First, let’s get one thing straight: color-correcting primers are awesome, but not everyone needs them. While it’s imperative to always prime skin before makeup application so you get a smooth canvas for even coverage (and a boost in staying power), it’s important to identify what it is you need from a primer before application.

“This seems like an obvious place to start, but not everyone necessarily needs a color-correcting primer — it may be that what you need is a pore- or line-blurring primer and your color is good as it is,” says MAC global senior artist Caroline Hernandez. So how do you know if you need one? “To help you decide, look for things like redness, dull skin, overly sallow skin, darker areas that look gray or ashy when makeup is applied to certain areas, often the chin in this case.”

For those who do find they have a color issue that needs balancing, color-correcting primers will work better than traditional ones as they’ll cut down the amount of foundation you’d normally have to use. “Using a color-correcting primer will allow you to correct concerns you have before applying your foundation/concealer, allowing you to use less product on top, which leaves you looking more natural and perfected,” explains Hernandez. That said, picking the right color is key.

Color-correcting primers are available in a handful of shades and each one targets a different issue, from toning down redness to brightening up dullness on olive tones. “Your color choice has to correlate with your issues, it’s very specific, so you have to identify your needs first,” says celebrity makeup artist and founder of Scandic Botanica Souraya Hamdi. While they may look bright in the bottle, once applied, the primers should blend into skin translucently — unless you pick the wrong one, in which case these color correctors can be visible even through foundation.

“Color-correcting primers can be scary because you’re purchasing a color that’s not skin tone to go all over your face!” says Smith & Cult beauty ambassador Elena Miglino. The easiest way to start picking the perfect primer for your needs is to take a look at your skin and figure out the color you are trying to eliminate. “Get on the internet, google a color wheel and start there. Opposites on the color wheel are the easiest way to determine the shade you need. For example, if you’re trying to hide your rosacea or your pink cheeks, grab a green primer.”

Looking for a cheat sheet? Hernandez breaks it down for us:

  • Lilac or lavender primer: Illuminates light or medium skin tones, really brightens up sallow tones.
  • Green primer: Significantly neutralizes any red found in skin, so it’s a great color for people with acne or rosacea. When using green primers, stick to the red areas only as applying to the non-affected areas can make skin look a little lifeless or even green if the application is heavy. Dabbing with a fingertip or small brush is good if the area is small.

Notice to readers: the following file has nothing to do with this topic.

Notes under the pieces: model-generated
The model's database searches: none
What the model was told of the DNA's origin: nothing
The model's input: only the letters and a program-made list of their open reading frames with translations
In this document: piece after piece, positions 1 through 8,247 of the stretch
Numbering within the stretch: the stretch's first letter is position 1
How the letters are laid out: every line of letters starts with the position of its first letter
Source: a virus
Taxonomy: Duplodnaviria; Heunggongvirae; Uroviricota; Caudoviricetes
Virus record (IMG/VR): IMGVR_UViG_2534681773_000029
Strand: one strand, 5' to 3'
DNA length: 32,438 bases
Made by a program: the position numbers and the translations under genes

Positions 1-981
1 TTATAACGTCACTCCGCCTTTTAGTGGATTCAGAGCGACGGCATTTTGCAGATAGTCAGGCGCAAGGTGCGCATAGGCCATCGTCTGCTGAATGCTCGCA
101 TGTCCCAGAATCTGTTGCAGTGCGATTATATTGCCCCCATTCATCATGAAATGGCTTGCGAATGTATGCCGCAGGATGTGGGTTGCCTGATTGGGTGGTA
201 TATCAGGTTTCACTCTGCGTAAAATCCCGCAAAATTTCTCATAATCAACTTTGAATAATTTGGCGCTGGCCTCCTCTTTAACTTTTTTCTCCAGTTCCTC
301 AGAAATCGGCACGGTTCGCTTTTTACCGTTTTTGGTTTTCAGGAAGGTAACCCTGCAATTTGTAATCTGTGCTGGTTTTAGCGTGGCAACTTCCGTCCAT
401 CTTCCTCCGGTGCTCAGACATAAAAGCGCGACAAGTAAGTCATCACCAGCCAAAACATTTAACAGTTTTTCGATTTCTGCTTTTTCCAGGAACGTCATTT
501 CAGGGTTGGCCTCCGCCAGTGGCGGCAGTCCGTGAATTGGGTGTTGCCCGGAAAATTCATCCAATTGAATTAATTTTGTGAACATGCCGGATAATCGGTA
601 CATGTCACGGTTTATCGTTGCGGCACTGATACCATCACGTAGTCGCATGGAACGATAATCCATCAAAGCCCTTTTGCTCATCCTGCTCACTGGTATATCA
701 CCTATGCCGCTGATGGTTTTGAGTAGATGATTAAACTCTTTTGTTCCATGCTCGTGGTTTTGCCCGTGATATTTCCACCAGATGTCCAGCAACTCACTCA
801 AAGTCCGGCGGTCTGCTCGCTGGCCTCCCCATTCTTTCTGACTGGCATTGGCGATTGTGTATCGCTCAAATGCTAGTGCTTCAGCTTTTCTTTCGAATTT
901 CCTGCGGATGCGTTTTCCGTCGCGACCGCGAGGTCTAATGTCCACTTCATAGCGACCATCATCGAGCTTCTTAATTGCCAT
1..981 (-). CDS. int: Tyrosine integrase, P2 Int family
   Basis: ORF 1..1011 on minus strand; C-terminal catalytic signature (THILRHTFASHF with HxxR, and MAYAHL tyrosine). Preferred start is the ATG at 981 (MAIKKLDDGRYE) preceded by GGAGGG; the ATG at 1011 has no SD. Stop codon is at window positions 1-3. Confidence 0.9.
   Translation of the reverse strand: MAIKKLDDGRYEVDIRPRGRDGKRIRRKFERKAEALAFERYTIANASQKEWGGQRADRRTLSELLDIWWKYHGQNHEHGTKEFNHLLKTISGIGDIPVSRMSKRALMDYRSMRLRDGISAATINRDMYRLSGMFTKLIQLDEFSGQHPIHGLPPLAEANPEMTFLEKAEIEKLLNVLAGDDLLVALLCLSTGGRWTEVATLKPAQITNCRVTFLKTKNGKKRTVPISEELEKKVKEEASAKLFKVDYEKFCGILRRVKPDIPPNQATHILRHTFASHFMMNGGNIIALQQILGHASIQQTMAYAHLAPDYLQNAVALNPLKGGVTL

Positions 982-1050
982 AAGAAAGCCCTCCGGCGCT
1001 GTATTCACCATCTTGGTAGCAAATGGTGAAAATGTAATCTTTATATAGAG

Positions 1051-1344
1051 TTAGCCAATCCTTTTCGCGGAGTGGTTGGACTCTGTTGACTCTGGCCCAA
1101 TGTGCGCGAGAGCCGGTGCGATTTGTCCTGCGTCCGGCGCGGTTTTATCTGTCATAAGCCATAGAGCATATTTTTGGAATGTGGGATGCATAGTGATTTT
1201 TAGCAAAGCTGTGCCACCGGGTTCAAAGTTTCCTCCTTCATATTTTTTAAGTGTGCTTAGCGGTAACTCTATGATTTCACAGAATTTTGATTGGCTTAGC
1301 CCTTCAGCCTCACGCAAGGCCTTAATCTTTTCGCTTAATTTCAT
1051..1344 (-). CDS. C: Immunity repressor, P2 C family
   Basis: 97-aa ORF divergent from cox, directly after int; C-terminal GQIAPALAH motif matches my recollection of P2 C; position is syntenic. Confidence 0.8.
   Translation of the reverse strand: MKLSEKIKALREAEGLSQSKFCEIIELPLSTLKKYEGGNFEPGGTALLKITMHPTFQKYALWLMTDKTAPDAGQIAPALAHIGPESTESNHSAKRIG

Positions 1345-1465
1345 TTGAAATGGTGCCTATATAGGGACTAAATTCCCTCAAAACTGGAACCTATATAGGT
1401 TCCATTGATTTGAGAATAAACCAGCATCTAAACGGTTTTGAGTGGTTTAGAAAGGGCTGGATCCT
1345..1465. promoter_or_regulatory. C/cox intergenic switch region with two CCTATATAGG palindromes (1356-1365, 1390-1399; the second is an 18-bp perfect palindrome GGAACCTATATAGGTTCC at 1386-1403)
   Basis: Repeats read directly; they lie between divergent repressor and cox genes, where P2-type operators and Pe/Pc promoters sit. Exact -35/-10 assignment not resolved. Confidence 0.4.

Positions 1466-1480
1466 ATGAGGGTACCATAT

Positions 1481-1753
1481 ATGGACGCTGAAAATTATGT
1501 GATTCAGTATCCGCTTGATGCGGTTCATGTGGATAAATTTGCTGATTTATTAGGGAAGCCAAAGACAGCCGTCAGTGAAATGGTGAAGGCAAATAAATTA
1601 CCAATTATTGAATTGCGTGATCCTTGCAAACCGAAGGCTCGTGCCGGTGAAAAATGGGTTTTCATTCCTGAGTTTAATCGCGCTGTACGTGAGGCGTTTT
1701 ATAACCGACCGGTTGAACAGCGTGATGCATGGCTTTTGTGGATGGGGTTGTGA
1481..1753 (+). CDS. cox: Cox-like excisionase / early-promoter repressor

• Yellow primer: Great for light skin tones that may be quite translucent and are so fair that the little blood vessels that appear purple or blue can be seen. The yellow will help neutralize these colors. It is also a useful color to knock out blue or purple tones under the eyes. In contrast to this, a little yellow used sparingly on the high planes of a darker complexion can add highlights to the face.
  • Pink primer: Adds luminosity to all skin tones and livens up skin that is looking a little tired.
  • Peach or apricot primer: Great if your skin has been exposed to the sun and that exposure has resulted in dark or age spots. By strategically dabbing in the areas of concern, a peach primer can help disguise the look of this, allowing you to at least look like you have a clearer complexion. A deeper apricot or more orange-toned primer applied to a deeper skin tone in areas that may look ashy will brighten this area up and add radiance once your foundation is applied.

If you have an uneven skin tone, you may want to mix up two or more primers. “Somebody may like to use, for instance, a yellow-toned primer under the eyes, a lilac-toned primer over the cheeks and then a green-toned primer on the chin if they have acne there or any combination of things,” says Hernandez.

It’s also worth noting that while you may need pore minimizing or mattifying primer when you’re going off to work or out to dinner, you may find that after certain activities, like working out, a color corrector is needed, no matter your natural tone. “I always color correct after I leave my Tracy Anderson workout since my face is bright red,” says Miglino.

Ready to knock out your tired eyes or neutralize your rosacea? Check out our slideshow for the best color-correcting primers.

[ Next: 6 Concealer Palettes That Make Color-Correcting Easy ]

By Hà Phương

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